|click on button to find other Library Loot participants|
Now you must understand my ritual. Once I bring home the books, I take each one out of the bag and sort them. I typically have about 4 or 5 piles:
- Non-Fiction -- writing
- Non-Fiction -- photography
- Non-Fiction - food/cookbooks
- "Novel" books - those that I think will be helpful in my personal writing project
Once the books have been properly sorted, I then take a few minutes and review each one individually (yes, I am sure I have OCD tendencies -- but it works for me) . I read the back cover - the book flaps - the table of contents - and sometimes I will read the first page or two. The two books that I wish to showcase in this post immediately grabbed my attention and I hope to be able to read them quickly - while at the same time remaining focused on the writing endeavor.
The first one is a "foodie" book and was recommended by one of you marvelous bloggers, but for the life of me I cannot remember who it was (I tried to do a google search, but to no avail). Anyway, the title of the book is, Service Included: Four-Star Secrets of an Eavesdropping Waiter by Phoebe Damrosch. In reviewing the Table of Contents was intrigued by the title of the second chapter: Food Porn, so naturally, I had to take a peak. Here is a portion of the initial paragraph:
I had a crush on the French Laundry Cookbook for ages, but considered it way out of my league, both in price and in required skill. I stalked it in bookstores, ogling the glossy photographs in dark aisles and secluded corners where the only witness to my infatuation were other desperate faux-cook foodies who probably couldn't roast a chicken to save their lives and had to resort to drooling over centerfolds of gleaming striped ass, glistening gelee, and statuesque towers of perfectly peeled tomatoes. (page 13)
Just two sentences but I am already captivated by her wit and writing style. If you have read and/or reviewed this book, please let me know in the comment section and I would be delighted to edit this post to include a link to your website!
The second book that captured my attention was The Season of Second Chances by Diane Meier. I remember reading Nicole's and Kristen's reviews of this book and immediately requesting a copy from the library. Since it took a little more than month for my turn to finally arrive, I had to refresh my memory as to why I had requested it in the first place.
Well, first of all I was drawn to this book because the primary character, Joy Harkness, is a professor at Colombia University. I am always drawn to stories that take place in an academic setting, and the fact that at least a portion of the book was going to take place in New York City was an extra bonus. I was not three pages into the book when the author managed to transport me back in time to Spring, 1985, when I was living in Greenwich Village and working in the market research department for a major financial institution:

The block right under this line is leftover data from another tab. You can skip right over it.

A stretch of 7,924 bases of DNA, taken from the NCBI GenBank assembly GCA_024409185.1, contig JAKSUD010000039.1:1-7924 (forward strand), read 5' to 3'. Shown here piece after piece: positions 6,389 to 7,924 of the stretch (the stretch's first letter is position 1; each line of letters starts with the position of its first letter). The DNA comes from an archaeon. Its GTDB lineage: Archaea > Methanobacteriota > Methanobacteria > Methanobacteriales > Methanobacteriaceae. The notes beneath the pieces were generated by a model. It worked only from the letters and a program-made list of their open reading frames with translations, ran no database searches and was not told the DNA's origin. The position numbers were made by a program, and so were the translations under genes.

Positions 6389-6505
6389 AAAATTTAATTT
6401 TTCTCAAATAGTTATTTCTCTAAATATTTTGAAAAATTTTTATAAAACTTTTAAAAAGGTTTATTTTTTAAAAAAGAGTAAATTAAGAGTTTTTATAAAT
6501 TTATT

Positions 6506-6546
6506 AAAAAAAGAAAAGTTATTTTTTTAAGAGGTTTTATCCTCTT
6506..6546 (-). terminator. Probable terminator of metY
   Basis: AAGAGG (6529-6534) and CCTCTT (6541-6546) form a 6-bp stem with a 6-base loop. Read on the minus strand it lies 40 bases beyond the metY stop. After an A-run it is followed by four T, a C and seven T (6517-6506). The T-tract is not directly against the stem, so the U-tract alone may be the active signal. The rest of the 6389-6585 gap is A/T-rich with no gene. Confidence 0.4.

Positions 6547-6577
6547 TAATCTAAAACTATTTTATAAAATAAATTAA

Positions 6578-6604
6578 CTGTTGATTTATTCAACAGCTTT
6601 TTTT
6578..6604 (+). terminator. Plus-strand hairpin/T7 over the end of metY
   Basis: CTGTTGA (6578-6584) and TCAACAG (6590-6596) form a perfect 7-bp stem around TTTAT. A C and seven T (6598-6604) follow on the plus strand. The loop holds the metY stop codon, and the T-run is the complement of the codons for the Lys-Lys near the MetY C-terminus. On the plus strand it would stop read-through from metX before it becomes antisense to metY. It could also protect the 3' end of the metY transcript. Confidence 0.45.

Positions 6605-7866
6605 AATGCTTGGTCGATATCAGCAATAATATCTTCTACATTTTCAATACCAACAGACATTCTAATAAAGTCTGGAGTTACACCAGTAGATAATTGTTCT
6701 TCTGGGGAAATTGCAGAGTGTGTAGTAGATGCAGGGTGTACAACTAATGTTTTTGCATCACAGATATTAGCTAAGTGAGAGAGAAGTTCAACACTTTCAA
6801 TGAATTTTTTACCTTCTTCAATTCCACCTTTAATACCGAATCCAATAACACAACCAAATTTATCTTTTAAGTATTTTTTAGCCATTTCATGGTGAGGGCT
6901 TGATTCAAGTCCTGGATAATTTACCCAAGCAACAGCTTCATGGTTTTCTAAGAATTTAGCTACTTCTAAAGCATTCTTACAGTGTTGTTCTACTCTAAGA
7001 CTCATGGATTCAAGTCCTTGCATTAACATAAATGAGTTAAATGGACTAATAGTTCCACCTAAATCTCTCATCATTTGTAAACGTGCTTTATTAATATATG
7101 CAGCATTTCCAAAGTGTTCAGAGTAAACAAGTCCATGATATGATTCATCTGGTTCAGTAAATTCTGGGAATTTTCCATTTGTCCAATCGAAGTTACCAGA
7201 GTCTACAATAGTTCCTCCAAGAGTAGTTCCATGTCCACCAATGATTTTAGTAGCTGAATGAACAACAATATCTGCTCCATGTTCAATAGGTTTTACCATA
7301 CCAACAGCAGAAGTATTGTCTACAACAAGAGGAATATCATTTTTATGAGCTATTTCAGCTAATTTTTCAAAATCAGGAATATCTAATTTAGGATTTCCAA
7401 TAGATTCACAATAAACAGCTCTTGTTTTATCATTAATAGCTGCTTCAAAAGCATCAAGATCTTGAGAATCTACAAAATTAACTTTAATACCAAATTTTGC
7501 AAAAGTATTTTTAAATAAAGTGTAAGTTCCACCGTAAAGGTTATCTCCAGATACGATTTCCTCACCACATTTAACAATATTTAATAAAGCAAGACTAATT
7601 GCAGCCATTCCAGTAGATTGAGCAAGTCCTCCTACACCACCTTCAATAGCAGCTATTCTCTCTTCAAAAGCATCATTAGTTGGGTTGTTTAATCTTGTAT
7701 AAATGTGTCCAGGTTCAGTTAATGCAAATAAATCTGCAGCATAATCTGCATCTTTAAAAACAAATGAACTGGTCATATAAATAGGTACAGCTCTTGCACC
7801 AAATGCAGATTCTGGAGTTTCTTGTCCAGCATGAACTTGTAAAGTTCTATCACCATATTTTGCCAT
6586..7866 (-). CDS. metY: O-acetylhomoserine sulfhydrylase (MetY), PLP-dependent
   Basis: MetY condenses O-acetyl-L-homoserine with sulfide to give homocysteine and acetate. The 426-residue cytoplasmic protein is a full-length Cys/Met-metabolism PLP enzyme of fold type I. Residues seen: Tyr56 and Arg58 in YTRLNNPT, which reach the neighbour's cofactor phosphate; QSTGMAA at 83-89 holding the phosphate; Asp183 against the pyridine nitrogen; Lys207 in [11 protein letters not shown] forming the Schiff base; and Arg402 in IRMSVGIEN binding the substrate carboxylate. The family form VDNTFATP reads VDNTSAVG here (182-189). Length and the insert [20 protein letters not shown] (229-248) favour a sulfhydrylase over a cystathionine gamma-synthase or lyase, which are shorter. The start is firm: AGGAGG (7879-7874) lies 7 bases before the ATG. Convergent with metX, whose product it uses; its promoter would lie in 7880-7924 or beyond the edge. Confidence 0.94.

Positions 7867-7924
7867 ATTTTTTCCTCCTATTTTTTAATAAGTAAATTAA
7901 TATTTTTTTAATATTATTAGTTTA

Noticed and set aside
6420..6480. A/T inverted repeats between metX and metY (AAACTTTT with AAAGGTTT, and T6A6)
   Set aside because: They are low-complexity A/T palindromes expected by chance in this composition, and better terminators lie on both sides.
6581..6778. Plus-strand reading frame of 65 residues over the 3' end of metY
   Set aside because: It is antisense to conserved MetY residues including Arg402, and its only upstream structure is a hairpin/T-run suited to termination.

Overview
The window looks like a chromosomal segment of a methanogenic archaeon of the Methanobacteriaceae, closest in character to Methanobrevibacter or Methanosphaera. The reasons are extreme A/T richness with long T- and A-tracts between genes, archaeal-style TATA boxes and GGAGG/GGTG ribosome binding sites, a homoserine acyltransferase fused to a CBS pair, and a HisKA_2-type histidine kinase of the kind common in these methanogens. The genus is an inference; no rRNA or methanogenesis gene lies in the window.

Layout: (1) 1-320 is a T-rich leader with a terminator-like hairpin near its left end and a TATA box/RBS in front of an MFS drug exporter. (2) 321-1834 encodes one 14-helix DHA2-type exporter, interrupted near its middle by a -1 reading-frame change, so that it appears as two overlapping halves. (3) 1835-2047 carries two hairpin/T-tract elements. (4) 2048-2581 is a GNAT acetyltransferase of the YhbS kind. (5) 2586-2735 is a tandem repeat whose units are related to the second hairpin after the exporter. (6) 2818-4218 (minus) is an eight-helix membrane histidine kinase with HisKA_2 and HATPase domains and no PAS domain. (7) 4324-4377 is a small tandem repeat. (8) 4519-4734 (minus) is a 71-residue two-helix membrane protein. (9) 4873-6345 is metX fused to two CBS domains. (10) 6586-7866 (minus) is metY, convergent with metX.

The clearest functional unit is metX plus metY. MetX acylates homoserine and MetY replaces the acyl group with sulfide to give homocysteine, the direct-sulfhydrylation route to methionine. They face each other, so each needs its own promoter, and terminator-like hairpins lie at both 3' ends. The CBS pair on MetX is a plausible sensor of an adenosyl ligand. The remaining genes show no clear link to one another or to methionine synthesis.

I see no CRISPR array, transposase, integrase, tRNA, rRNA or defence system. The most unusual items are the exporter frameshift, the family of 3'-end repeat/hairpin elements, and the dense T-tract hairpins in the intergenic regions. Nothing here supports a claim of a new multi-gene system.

I opened an account at Chemical Bank within days of landing in Manhattan.....Four months after my move, Chemical merged with Manufacturers Hanover and my bank became known as Manny Hanny. In New York, I was always just a tad late for the party. (page 3)
I worked for Manny Hanny! I have not heard that term in years - and I can't tell you what nostalgic memories came flooding back to me: I am walking down 5th Avenue towards the village in my navy blue suit with white oxford blouse and silk bow tie (yes, it was the 80s) with my Reebok sneakers on my feet and my classic pumps in my briefcase. Oh my --- those were the days!!
The other amazing detail about this book is that Joy and I are somewhat mirror images of one another. She started in the Midwest (St. Louis) and moved to New York City, and I started on the East Coast and moved to the Midwest (Kansas City). We are both middle-aged and while I will never be a professor at an Ivy League University (or any other university for that matter), I do try to instill a love for English literature to my high school students.
Joy has had enough of the Big Apple and desires a change of scenery - and a change of life. When she is offered the opportunity to go to Amherst and assist one of the icons of education in a new academic venture, she immediately jumps at the chance. She puts her apartment on the market and is somewhat surprised when it sells four days later for $50,000 above listing price. I was once again transported back in time when the narration focused on the potential buyers' reactions to the apartment, and Joy's interior monologue which refutes every point they make:
A parade of seven couples and a single man marched through my rooms in the first two days of the listing, attended by their real estate agents and mine. Everyone seemed to think that the apartment was such a gem, with its high coffered ceilings, parquet floors and the bowed window that looked out onto broad Eighty-sixth Street. Wait until you hear the bus, I thought, but I didn't say a word. I smiled when they talked about the light. I needed when they mentioned the perfect proportions of the rooms. I knew it was a crowded, dark, mean little apartment with a fireplace that didn't work and too few closets. Two real estate agents mentioned that the building was promising to install an elevator at the back service stairs. I didn't tell them that our co-op board had been arguing about that imaginary elevator for all of the sixteen years I'd lived in the building. (page 7)
Oh my goodness --- have any of you ever lived in Manhattan (or, I would imagine, in major metropolitan city)? This conversation is SO typical!
I sure hope that these first seven pages are an indication of the rest of the novel. If so, then I am sure to LOVE it!